All of that is ONE title! You don’t need to repeat the same word over and over as both Etsy and Google’s algorithm will know that it is there. A better title would be:
Fox gloves, fingerless animal crochet design, unisex for men and women, adult size.
Make your titles and text clean, readable and as sensible as possible.
Where to sell?
Ahhh…. that is the big question these days, isn’t it? When Etsy was small, it was a truly great place to sell. Now that it is a mammoth (sometimes out of control…), it’s not so great for some people but really good for others. Same with eBay, although the auctions might be a good choice for products that might get good bids. And, now Amazon is in the picture, too. There are many smaller marketplaces around, but they don’t get the traffic and Etsy has some really good tools for the seller that make it useful.
My feeling these days (I might change my mind tomorrow.) is that owning your own turf is important. A marketplace might be a good place to start, to learn, to test, and then once you have a feel for how your products look and work, set up your own site with your own cart and use the marketplace as a magnet. Either place needs outside marketing by you to drive traffic to your products: a blog, Facebook, Instagram, etc. You absolutely have to network on one of the big social media places in order to establish a community, get followers and then take them where you want them to go. Or, advertise.
There are definitely challenges to running your own site: technical issues (they are always there and a pain!), cart fees (most are around $30/month), dealing with security, establishing trust (a marketplace gives a customer a sense of security in case things go wrong), and dealing with all customer related issues yourself. On the other hand, if you are on Etsy, there are limitations on what you can sell, Etsy can close your shop down at any time without warning, it’s easy for customers to get distracted away from your shop on to something else, Amazon is very controlling, and all of the marketplaces have horrible products and images that can mar your own excellent presentation.
It’s up to each person. You will have to try and test and see how you feel about where you are at. Artizan Made started out as an effort to help our TAFA members who were on Etsy to get extra visibility. It is set up as a collective where each shop pays $12.50/month to help with the cost of running the site and promotions. There were not enough TAFA members who wanted to participate, so we opened it to other techniques, which has worked really well. Now, we are actively working with self-hosted sites instead of being Etsy centered. I believe that it’s an excellent model that can be replicated with other products and focuses.
One of our TAFA and Artizan members, Wrapture by Inese, just started a site for Latvian artists, One of Your Kind. Inese has a large shop on Etsy, set up her own site with gorgeous visuals and now this new effort. She is constantly coming up with new products and works very hard to keep everything stocked. Plus, she hikes and bikes and maintains friendships. How DOES she do it? Groups do help tremendously, not only with marketing products, but also with problem solving and learning about new developments that affect the marketplace.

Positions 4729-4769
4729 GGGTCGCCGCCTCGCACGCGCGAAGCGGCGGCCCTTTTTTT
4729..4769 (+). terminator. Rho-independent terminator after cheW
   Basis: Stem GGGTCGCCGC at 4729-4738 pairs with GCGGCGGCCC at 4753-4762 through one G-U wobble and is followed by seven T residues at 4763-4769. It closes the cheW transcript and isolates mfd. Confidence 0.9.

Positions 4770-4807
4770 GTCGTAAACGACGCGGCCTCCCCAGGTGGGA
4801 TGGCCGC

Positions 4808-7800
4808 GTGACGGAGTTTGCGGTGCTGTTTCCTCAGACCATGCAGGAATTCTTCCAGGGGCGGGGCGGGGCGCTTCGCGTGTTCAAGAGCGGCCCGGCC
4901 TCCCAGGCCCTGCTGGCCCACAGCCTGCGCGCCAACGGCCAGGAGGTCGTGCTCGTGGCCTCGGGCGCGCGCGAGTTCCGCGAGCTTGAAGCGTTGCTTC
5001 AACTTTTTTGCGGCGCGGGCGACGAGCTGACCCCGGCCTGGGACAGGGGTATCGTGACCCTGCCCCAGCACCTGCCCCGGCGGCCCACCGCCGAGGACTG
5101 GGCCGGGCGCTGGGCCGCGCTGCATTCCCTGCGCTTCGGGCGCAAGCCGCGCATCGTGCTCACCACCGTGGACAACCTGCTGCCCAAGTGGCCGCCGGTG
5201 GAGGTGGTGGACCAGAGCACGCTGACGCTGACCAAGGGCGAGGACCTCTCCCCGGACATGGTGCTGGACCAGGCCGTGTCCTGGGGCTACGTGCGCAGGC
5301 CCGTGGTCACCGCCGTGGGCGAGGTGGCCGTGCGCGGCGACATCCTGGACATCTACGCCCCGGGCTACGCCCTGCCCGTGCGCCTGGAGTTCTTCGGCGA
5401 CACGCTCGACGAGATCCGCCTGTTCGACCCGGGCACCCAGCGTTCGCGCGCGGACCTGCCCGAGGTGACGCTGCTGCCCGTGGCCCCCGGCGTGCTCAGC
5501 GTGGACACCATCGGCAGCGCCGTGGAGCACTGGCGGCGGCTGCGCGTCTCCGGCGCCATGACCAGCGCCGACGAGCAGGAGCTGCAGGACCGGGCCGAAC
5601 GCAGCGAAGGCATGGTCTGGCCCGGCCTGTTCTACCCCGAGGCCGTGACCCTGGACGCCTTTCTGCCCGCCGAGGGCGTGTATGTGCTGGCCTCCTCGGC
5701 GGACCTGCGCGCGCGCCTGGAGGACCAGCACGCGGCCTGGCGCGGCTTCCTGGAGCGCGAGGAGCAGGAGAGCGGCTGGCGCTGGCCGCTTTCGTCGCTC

The bottom line is that you have to be passionate about what you do and you need to commit to the process.
I think I covered the main tips I had on how to improve your online shop. (see! I used my keywords again!) I’ll be happy to answer questions in the comment area and would love to hear from those of you who are selling online, too. What are your big tips? What surprised you the most once you dug into the business of selling online? Do you have any questions or insights? This is, of course, a huge topic, but these basics can help a great deal, so I hope you make use of them.
Shop from our talented community:
Ann Dunbar has developed her own technique of embroidery on water color paper. She lives near Paris and is inspired by landscapes, flowers, and city lights.View Profile
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Elena Ulyanova has a passion for eco and botanical dye processes and has taught her methods in many European countries. Originally from the Ukraine, she now lives in Poland. She sells upcycled garments and accessories that she dyes on Etsy.View Profile
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Mayamam Weavers, a fair trade cooperative of women in Cajolá, Guatemala, specializes in home textiles and fashion accessories.View Profile
Cindy Grisdela Art Quilts: Festival schedule and a nice display of what's available in her Etsy shop.View Profile
- Asian Folk Art
Turkish Folk Art has an exceptional online shop featuring Central Asian textiles and crafts. While most are vintage, they also support village artisans working in traditional techniques.View Profile
Driven by colour and obsessed with her love/hate relationship with the creative process, Heidi lives to dye...and dies to quilt. She lives in Canada where she stirs up all kinds of fun! She also runs with scissors...View Profile
Gini Holmes is a mixed media artist who explores new technologies with traditional media. Her work seeks to provoke thought and discussion. She partners with artist Sandy Scott in a line of adornments for body and home, Venus d’Pyro.View Profile
Hand-dyed, knit and sewn scarves by Jane Porter. Jane works with a fair trade weaving group in India who provide her with many of the scarves she dyes.View Profile
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HoonArts is a Fair Trade effort representing hand-crafted gifts and accessories from Tajikistan and other Central Asian Silk Road countries.View Profile
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MarketPlace: Handwork of India, empowering women and breaking the cycle of poverty! Fair Trade and handmade, long-lasting elegance!View Profile
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Afghan Tribal Arts Beads and Textiles, natural gemstones from Afghanistan and vintage textiles, following a regular show route in Southeastern USA.View Profile